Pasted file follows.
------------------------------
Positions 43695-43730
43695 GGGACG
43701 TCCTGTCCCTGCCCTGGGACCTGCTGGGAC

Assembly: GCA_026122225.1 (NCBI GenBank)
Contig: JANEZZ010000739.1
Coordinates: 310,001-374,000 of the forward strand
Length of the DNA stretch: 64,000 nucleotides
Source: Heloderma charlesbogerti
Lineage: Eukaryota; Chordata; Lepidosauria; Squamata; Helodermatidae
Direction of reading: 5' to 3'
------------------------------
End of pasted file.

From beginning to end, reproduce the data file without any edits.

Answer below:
Positions 43695-43730
43695 GGGACG
43701 TCCTGTCCCTGCCCTGGGACCTGCTGGGAC

Assembly: GCA_026122225.1 (NCBI GenBank)
Contig: JANEZZ010000739.1
Coordinates: 310,001-374,000 of the forward strand
Length of the DNA stretch: 64,000 nucleotides
Source: Heloderma charlesbogerti
Lineage: Eukaryota; Chordata; Lepidosauria; Squamata; Helodermatidae
Direction of reading: 5' to 3'